Album sales have been in decline since 2009. Total album sales are CD sales combined with album downloads (misnomered as digital sales) and LPs. Despite the continued growth in album downloads, they’re not making up for the drop in CD sales. And don’t even think about LPs. At less than 3% of the market, LP sales would have to increase exponentially just to matter. Last year’s report indicated a 17.7% increase in LP sales—piddlysquat.
It’s a shame, not the demise of the LP or CD, but the demise of the album. The LP made the album a contender. In case you’re not old enough to know, LP stands for Long Play. The 33.3 rpm high fidelity record, along with the microgroove, lengthened listening time to an average of about 20 minutes per side. Before that, the limit was little more than 4 minutes. Generations since have never experienced the earlier time constraints, and don’t realize how revolutionary that was. It opened a new world to the recording industry, and a surge in creative possibilities for artists. It was the gateway to extended works and assembling a series of pieces that would flow one to the next like a concert performance.* The album concept : the concept album. The latter never existed before the LP. Compact discs extended the range to over 60 minutes without flipping, or stacking, or interruption. Although the 45 rpm single allowed the option of buying only the hit or two from the album, there were other attractions for getting the whole album. Most times there were other cuts you wanted not available on 45. Yet the big lures were cover art, inside photos, liner notes, and the concept. Those lures passed on to the CD, except for the draw of album art—the 12cm square of a CD page doesn’t hold a candle to the 12″ square of the LP. But this doesn’t completely explain the loss of interest.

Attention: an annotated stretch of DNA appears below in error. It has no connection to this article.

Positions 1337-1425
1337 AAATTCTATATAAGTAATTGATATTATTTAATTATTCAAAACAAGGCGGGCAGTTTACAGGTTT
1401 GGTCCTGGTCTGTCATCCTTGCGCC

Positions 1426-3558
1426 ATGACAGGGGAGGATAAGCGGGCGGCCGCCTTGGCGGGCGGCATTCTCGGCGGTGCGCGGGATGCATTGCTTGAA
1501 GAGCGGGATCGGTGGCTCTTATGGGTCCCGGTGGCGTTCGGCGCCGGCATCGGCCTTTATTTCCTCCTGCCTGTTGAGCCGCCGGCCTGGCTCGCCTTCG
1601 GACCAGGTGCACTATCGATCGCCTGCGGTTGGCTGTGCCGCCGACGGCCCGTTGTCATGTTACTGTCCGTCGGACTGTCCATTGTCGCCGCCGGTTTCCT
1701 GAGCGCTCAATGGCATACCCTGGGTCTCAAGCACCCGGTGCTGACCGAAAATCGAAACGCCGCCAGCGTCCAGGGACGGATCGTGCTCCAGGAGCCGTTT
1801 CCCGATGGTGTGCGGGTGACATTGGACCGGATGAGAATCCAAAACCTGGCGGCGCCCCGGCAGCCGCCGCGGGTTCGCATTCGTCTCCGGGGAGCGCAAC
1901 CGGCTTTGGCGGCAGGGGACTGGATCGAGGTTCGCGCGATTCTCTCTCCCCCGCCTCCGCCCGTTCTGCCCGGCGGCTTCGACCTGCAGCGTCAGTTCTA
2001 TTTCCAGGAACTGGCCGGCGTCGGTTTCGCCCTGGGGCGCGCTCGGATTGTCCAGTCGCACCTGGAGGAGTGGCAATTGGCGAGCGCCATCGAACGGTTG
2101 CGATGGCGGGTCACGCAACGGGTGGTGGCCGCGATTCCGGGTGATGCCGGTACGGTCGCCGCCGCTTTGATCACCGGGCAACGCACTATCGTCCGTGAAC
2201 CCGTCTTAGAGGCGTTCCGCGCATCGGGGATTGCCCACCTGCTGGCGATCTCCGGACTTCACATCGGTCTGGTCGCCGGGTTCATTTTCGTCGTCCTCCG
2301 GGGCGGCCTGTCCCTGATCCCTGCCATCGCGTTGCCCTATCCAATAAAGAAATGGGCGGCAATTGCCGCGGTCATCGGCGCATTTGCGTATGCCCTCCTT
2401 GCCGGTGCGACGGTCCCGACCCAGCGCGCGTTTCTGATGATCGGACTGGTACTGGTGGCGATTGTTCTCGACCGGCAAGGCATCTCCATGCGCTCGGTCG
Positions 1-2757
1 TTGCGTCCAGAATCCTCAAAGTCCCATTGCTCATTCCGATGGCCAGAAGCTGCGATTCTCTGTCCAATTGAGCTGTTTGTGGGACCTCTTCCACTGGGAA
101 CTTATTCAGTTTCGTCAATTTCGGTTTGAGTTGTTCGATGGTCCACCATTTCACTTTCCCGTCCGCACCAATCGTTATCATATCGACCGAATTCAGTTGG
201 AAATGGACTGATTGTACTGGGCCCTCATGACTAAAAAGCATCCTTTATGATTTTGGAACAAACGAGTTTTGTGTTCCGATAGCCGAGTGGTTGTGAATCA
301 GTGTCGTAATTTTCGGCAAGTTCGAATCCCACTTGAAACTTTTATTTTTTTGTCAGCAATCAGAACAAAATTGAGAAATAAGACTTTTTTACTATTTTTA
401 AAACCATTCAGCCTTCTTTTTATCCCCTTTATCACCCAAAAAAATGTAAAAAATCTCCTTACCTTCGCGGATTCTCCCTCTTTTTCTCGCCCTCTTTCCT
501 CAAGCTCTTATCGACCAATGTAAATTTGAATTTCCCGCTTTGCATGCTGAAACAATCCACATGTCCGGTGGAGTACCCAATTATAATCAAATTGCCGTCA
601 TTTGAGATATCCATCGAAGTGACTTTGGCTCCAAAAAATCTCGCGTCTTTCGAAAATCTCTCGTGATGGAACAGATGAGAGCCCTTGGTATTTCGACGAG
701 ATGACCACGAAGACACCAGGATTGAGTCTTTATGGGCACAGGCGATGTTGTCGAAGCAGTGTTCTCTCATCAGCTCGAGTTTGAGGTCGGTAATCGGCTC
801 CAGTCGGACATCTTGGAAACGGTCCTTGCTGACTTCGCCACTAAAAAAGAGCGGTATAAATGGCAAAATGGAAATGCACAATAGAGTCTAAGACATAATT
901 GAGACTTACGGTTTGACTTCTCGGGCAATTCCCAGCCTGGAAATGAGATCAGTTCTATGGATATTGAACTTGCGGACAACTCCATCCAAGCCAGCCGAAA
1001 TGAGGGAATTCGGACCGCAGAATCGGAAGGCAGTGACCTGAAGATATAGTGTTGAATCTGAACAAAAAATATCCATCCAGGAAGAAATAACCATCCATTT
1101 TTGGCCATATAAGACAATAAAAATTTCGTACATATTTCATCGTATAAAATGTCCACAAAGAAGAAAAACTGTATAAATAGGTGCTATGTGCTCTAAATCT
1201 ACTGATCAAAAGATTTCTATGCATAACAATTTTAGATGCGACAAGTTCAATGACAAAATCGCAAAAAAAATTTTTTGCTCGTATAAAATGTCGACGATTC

Downloads started as music sharing of mpeg compressed single cuts. The industry got pissed off. They pretended to be upset with copyright piracy and loss of revenue. Loss of revenue? Not really. If you really liked something, you’d still buy the CD to get more of the artist’s music, and more importantly, for the full CD quality sound. Back then, mpeg compression compromised sound quality to keep file size small and download times short. Recording executives really only cared about controlling distribution so they could make more money. They weren’t losing anything. To broker a solution, Apple broke their agreement with the other Apple and got into the music business by legitimizing downloads through iTunes, and in the process, further emphasizing single downloads over albums. Less than a generation later, storage capacity and data transfer speed are high enough that the mpeg compromise is no longer an issue. Full CD quality, and high res for that matter, is quick and easy. Add to the scuffle the convenience of portable digital music players—no media to handle—make your own mix—no limits to single selection—a generation weaned on single downloads—and you have the recipe for doing in the album, and the CD.